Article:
Ever since starting this blog I had intended to visit Scardello Artisan Cheese Shop during one of their late nights that occur the first Friday of each month. I first dropped by the shop about two years ago, and was struck by their use of highball glasses for wines they served by the glass. It seemed to promote an image free of pretension, a place where anyone could feel relaxed. I could only recall stemware as the preferred medium since I began drinking wine regularly. Businesses such as Scardello that serve wine and charge money for it often invest an inordinate amount of time and capital for what they consider the ideal glassware. But in this small cheese shop, wine is a best friend that their cheese needs to keep around, even though it may have a life of its own outside of Scardello.
I finally had some spare time this past Friday evening, and I drove straight from work to the shop. I approached the live jazz trio, when Ali Morgan, a short brunette employee with a bright demeanor, approached me. “Hey Adam!” she said with gusto, hugging me. “How are you?”
“I’ve been doing well,” I remarked.
“It’s Rich’s birthday. Come sit with us.”
Rich Rogers had left a career in the film industry to open this unique and personal vision of a cheese shop years ago. It represents what he wants to share with the community, with a sense of enthusiasm that filters into the friendly smiles of his employees, some of whom were relaxing with him for their night off.
Rich poured me a glass of 2008 Teira Zinfandel from Sonoma, basic, big, and expansive, and a great partner for the piece of creamy Jersey Blue cheese he let me taste. Someone mentioned that the winemaker, Dan Donahoe, was a friend of Rich’s. “He’s a cool guy and he makes great wines,” Rich said.
I began fiddling with my new camera, snapping pictures in between sips of Corino Nebbiolo Rich let me taste. Having just arrived from work, a couple glasses of wine were causing my memory of the familiar jazz tunes to elude me of their exact titles, but they were nonetheless relaxing to my pleasant state of revelry.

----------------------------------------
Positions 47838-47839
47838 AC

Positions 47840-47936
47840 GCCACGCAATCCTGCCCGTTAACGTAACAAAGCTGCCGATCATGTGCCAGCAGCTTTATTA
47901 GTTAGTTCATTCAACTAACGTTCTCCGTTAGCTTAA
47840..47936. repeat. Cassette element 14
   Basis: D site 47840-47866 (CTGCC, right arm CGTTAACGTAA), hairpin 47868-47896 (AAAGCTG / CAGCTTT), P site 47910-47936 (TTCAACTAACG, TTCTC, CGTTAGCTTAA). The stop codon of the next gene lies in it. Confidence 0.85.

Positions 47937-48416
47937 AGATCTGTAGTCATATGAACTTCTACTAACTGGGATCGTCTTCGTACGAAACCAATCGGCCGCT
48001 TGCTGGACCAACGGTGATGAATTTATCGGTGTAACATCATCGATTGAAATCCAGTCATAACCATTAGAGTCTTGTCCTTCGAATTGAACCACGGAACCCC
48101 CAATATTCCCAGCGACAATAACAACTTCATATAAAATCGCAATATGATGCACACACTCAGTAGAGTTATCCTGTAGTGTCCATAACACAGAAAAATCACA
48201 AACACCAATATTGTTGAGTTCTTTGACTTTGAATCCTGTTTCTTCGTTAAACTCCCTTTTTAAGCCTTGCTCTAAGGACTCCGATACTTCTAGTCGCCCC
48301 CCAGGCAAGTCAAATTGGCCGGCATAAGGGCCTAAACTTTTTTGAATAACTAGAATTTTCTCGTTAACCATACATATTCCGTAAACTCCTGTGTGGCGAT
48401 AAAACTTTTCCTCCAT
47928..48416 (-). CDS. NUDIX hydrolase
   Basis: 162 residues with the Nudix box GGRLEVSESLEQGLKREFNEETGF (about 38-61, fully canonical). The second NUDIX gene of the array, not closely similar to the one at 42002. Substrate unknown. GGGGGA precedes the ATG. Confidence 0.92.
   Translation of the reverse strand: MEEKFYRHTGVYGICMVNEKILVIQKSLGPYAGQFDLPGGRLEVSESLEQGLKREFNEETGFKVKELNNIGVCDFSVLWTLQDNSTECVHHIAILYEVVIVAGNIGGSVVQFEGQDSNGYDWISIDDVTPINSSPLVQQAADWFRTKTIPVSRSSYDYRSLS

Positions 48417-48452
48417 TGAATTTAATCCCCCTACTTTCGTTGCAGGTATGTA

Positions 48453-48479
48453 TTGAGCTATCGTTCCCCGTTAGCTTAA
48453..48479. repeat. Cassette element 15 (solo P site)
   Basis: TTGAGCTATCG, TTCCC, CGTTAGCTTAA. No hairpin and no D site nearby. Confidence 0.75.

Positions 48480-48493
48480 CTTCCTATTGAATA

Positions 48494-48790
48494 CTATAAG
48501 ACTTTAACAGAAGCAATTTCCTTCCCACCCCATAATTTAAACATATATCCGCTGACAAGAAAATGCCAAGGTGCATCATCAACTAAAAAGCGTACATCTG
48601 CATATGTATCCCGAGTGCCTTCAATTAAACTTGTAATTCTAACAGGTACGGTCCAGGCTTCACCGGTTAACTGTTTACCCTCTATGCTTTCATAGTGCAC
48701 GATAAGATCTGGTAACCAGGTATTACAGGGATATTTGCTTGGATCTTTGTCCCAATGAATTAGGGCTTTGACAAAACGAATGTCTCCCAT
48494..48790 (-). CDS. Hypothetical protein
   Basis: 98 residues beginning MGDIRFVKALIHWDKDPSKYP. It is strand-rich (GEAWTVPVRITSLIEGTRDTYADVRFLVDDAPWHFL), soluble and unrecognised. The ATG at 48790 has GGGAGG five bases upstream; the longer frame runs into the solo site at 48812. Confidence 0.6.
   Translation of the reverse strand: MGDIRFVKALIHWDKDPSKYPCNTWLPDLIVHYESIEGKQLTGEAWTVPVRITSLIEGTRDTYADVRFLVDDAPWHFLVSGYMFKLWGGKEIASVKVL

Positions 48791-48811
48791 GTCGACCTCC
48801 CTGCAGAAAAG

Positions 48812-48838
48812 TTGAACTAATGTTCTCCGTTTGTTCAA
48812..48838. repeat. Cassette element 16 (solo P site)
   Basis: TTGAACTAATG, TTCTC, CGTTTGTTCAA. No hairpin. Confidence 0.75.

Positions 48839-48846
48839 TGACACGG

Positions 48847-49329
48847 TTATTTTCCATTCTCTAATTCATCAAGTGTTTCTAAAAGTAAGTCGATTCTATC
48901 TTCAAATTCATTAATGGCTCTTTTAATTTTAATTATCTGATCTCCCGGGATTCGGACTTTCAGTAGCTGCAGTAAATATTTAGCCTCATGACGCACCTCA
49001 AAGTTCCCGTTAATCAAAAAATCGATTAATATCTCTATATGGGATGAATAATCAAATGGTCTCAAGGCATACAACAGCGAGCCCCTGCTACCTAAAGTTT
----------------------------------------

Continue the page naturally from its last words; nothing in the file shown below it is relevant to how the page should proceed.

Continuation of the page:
I had invited an old friend’s current girlfriend, Gretchen, who had just moved to town. In spite of her lactose intolerance, the mention of half-price wines by the glass and live jazz convinced her to join us. I bought us each a glass of Malbec and told her about my week full of mishaps before Thanksgiving.
As the jazz trio packed up their instruments, Rich gave me and Gretchen a taste of the Iron Horse 2007 Wedding Cuvee Blanc de Noirs. He explained how they were among those who had petitioned for Green Valley’s American Viticultural Area status in Sonoma back in 1983. I inhaled the cherry blossom aroma percolating out of my highball, and sipped it as I browsed Rich’s small yet eclectic wall of wines. On the bottom shelf in the center, I noticed an Italian Carménère-based blend. The grape almost always originates from Chile, and this was the second time I had seen it from elsewhere, (the first time was from one of my favorite Walla Walla wineries, Morrison Lane,) so I was no doubt curious about the bottle in front of me by Inama. Surely it’s not approved for us to sell at Whole Foods, I thought.
I told my colleague about it at work the next day, and arrived yesterday to an open bottle to taste and a full case to stock our shelves. I love being wrong at moments like these, because I had the opportunity to taste something new. Soft, lush, relaxing, the wine was welcoming me into its home, a place with no frills where I could unwind amongst company. In that spirit, I made sure my coworkers tasted it, and told them how the grape was nearly lost to the industry and is mostly only available in Chile. Now we have something familiar that will allow me to introduce more people to Italian wine, and therein lies the most exciting part of what I do: the possibility of relishing my taste with others.